The Hague Tribunal has concluded its activities without achieving the prosecution of the leading criminals, without impact on the reconciliation between thepeoples, without proving the genocides and without a sense of justice for the victims.

Furthermore, by not condemning the Serbs from Serbia, the Tribunal in a way only legalized ethnic cleansing in Bosnia.

Can’t you say that the same has happened in Kosovo, with the failure of UNMIK and EULEX in relation to war crimes – and also  post-war crimes?

Certainly in The Hague, in UNMIK and in EULEX, some of the best international judges and prosecutors have been working.

Then, which judges and prosecutors will make up the Special Chamber of the Special Court, if the existing ones have failed?

If three enterprises have already failed, why won’t the fourth, consisting as it does of the same dough?

A frequent argument is that the Albanian witnesses were threatened or frightened, or changed their initial statements in court proceedings in The Hague and Kosovo. Of course, there could be many truths here. But if  the main problem is that criminals today are free, then is there anyone who will show us how  this new court will make sure that the same or other new witnesses won’t behave in the same way?

What would be so special about  any new lawyers who may be involved in the Special Court, which would distinguish them from the international and local judges and prosecutors so far?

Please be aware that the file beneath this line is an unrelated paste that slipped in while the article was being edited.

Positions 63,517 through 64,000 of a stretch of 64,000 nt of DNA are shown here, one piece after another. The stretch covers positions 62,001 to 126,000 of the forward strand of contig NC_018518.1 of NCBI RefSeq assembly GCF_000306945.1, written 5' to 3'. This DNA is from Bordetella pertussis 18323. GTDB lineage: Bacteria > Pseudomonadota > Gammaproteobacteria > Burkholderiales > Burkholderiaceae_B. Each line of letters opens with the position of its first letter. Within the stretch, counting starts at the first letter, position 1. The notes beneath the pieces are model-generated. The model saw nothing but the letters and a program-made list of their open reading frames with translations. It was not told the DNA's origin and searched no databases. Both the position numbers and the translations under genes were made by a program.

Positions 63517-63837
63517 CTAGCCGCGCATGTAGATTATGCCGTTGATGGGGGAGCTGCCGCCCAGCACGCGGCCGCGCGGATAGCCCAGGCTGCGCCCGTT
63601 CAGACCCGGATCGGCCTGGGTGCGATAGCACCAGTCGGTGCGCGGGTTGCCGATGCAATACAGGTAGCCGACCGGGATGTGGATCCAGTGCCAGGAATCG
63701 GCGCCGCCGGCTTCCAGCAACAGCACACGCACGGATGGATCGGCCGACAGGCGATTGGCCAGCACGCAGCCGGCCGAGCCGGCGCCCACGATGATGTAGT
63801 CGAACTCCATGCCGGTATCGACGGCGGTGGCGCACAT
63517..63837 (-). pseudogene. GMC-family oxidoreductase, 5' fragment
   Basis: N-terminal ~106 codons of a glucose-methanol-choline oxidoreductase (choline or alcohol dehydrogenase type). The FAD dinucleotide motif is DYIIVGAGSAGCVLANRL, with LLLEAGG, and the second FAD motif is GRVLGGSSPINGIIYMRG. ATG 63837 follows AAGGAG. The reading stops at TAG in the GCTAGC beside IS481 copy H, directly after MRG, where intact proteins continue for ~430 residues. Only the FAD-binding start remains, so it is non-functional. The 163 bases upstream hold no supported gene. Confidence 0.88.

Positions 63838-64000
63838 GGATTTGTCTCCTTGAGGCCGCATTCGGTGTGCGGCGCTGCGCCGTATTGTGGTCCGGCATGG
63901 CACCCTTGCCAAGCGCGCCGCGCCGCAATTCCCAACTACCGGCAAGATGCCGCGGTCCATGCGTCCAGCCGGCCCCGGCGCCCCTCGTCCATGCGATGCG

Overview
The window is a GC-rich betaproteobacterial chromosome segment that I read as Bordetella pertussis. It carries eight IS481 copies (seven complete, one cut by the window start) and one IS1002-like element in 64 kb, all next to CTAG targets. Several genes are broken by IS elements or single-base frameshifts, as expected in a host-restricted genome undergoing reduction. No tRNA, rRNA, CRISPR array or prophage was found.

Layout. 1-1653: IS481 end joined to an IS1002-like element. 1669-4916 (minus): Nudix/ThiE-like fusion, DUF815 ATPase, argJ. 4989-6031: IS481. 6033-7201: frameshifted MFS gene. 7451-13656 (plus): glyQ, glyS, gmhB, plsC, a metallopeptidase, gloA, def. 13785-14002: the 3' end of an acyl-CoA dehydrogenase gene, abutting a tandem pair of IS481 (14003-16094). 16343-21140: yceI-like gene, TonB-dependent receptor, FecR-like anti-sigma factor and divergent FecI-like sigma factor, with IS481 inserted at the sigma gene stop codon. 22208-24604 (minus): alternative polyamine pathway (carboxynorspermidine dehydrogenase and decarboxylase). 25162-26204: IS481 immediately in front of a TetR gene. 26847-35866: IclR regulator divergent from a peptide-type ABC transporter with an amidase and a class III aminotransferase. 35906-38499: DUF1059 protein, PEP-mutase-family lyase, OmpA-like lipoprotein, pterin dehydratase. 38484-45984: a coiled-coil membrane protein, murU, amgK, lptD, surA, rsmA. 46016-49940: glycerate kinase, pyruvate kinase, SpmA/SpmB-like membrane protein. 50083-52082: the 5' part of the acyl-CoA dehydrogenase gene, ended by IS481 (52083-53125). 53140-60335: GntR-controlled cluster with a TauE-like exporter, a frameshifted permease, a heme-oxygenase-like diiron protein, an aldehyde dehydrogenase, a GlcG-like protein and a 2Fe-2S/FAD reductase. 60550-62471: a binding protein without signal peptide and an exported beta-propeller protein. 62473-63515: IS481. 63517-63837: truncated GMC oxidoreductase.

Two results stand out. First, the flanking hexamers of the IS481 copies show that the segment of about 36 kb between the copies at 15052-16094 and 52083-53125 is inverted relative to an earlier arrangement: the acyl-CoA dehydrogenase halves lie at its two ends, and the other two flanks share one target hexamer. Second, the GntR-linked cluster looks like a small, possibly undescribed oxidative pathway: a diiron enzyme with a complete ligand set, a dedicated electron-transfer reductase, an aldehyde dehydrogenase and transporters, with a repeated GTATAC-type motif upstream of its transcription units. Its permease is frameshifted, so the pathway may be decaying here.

Another argument is that in Kosovo there are not so many Albanians being judged for war and post-war crimes as there should be. And here perhaps there may be some truth.

But until 2014, when it became clear  the Court would be formed, the Humanitarian Law Center had recorded 85 criminal proceedings in Kosovo, of which among the accused, 62 were Albanians and 22 Serbs. If one looks at the proportionality of ethnic victims in the war war, it shows that more Albanians are being processed than Serbs.

From the total of 13,146 persons counted as killed, fallen or missing in Kosovo for the period January 1998 – December 1999, 10, 495 are Albanians, and 574 non-Albanians, non-Serbs or of unspecified nationality. 7965 of  the  Albanians were civilians, 2008 soldiers / policemen and 522 with unknown status, while  1118 of the Serbs were civilians, and 859 soldiers/policemen and 103 of unknown status.

There are 1090 Albanian children recorded as missing or murdered by Serbian forces during the Kosovo war, 185 of them younger than 7 years old. Nobody so far has  been convicted of their murders!

Once again, all criminals must be prosecuted, but why create the impression that someone is not being searched for at all and someone else more than they should be?

Or, a different comparison: In Serbia there are currently Albanians being accused of war crimes against Serbs, on  grounds of their having slapped the victim.

Imagine how many of us during the ‘90s were slapped and punched by Serbian policemen and paramilitaries – without mentioning mistreatments and other damages. And imagine if each one of us would like those Serbs who did this to us to end up being arrested in the courtroom. What would the number be – twenty thousand, forty thousand,  or more?

There are some main reasons why this new experiment is pushed forward by certain circles.

Western diplomatic sources have told me that the advocates and main lobbyists for a Special Court for Kosovo are individuals who have been engaged in The Hague Tribunal, some of whom have lost their jobs, and some who consider  that the KLA did not receive their deserved punishment for the Serbian war victims.